A countrywide campaign against gender based violence (GBV) in public places kicked off yesterday in Kigali.
It will be spearheaded by Rwanda National Police (RNP) in partnership with the Ministry of Gender and Family Promotion, Kigali Bus Services and the Gender Monitoring Office (GMO).
The campaign will be conducted through a series of measures, including putting stickers in buses with anti-GBV messages, playing audio awareness messages and arresting offenders.
The public was also reminded about the toll free call services available, through which any case of GBV and child abuse can be reported.
Police and the Gender Monitoring Office can be reached on 3512 and 5798 toll free calls respectively.
The launch at Remera Taxi Park was preceded by a meeting, where representatives of public transporters, RNP and other stakeholders discussed the challenge of sexually assaulting women and girls in public spaces-particularly on buses - and how such acts can be checked.
During the launch, city dwellers and public transporters listened to presentations on how to kick GBV out of public places and communities.
The Minister for Gender and Family Promotion, Oda Gasinzigwa, noted that GBV is one of the most prevalent human rights violations in the world, and it must be dealt with in Rwanda by all institutions and every responsible citizen.
“There is need to emphasise the call against GBV and remind citizens that they must pay greater attention to the application and enforcement of laws against any individual caught in the act of molesting women or girls in any open area,” she said.
“Some people assume that they can get away with molesting women in buses by touching them without their consent or calling them derogative names. We should not let them get away with this behavior. We should all come together and fight for the rights of our mothers, daughters, relatives and friends.”
CP Emmanuel Butera, the Commissioner for Operations in RNP added that Police has shown strong commitment to prevent and fight GBV, and will press on against suspected GBV culprits that are reported by citizens.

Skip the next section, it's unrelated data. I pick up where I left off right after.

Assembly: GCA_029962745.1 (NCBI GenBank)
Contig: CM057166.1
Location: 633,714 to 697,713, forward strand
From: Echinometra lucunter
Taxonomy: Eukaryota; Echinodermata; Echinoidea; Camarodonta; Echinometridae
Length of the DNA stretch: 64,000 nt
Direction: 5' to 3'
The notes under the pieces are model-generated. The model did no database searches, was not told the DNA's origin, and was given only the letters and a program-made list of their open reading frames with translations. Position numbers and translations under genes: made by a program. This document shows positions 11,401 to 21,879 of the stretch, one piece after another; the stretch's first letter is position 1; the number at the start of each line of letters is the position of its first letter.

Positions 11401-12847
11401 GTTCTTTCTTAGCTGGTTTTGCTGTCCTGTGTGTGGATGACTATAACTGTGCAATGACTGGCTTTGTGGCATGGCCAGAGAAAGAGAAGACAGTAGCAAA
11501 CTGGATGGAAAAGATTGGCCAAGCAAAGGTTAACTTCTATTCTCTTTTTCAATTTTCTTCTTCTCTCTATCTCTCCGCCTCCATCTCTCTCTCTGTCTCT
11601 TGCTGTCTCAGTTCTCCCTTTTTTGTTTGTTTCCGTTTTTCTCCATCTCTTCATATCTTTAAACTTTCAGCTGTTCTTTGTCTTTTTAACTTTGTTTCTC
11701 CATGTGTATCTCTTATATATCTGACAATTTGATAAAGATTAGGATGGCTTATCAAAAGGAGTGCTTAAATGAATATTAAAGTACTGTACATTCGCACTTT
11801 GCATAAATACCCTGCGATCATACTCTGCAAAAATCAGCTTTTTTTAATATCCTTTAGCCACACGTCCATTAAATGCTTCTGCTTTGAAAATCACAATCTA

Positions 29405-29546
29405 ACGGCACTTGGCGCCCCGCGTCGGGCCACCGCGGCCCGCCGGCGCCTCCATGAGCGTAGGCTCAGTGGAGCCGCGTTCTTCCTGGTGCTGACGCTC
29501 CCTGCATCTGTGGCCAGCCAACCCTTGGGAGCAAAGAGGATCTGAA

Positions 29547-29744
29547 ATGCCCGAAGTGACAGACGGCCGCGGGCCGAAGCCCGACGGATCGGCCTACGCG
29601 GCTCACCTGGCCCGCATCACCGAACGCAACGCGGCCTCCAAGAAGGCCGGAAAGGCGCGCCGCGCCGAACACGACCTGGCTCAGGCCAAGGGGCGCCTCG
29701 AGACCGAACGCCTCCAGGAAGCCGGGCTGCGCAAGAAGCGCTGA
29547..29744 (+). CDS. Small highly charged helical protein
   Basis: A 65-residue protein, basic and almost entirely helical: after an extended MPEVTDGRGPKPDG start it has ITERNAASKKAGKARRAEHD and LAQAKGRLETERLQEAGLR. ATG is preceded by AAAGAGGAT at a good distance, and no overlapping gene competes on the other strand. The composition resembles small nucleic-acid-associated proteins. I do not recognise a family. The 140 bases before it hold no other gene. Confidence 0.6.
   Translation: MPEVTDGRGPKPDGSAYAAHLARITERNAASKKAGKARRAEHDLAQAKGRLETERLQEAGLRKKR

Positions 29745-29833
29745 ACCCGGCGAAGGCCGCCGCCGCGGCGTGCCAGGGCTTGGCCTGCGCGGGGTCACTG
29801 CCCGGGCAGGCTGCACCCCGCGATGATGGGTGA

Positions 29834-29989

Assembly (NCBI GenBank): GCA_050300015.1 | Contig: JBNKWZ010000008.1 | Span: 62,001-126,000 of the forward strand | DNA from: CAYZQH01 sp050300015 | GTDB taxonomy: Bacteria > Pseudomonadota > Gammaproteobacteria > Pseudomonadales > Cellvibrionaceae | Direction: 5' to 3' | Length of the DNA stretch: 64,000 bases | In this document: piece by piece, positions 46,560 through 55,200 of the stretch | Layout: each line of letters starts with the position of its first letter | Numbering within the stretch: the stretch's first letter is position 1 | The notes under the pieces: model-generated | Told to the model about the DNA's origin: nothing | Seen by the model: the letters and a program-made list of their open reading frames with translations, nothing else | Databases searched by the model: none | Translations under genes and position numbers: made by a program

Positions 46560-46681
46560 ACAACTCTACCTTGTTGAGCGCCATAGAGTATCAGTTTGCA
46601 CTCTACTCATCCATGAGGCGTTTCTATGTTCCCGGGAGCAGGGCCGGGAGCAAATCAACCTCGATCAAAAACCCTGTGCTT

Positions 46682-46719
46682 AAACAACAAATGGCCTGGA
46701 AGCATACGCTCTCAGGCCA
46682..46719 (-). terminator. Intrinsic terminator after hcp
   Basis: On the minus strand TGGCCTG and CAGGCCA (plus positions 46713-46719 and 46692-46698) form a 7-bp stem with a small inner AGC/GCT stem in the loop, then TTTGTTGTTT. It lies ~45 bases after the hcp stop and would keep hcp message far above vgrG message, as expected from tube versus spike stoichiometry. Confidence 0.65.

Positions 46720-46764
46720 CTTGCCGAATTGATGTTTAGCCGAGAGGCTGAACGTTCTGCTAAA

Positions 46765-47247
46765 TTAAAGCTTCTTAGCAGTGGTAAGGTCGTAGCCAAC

“Just like we have zero tolerance towards corruption and graft, should also ensure that we have a zero tolerance attitude towards GBV. This intolerable behavior against women is not part of Rwandan culture and should be stopped,” he said.
“Members of the public should immediately report any direct acts of GBV that result in physical, sexual, psychological or economic harm, or threats of such acts, whether they occur in public or private places.”
Fidele Ndayisaba, the Mayor of the City of Kigali, said there is strong political commitment to address GBV; however, it must be matched with community willingness to effectively condemn such acts.
“Every Rwanda has a right to use public services without facing any form of molestation. If a woman sits next to a man in a bus, it does not call for any form of sexual assault against the woman. If such an act happens, those who witness it should condemn it and take the offender to authorities,” he said.
“If not stopped, such acts result in the deprivation of freedom and other negative consequences. Combating such discriminations require everyone’s effort.”
The proprietor of Kigali Bus Services, Charles Ngarambe, said that the company had implemented a number of strategies to prevent sexual assault on buses.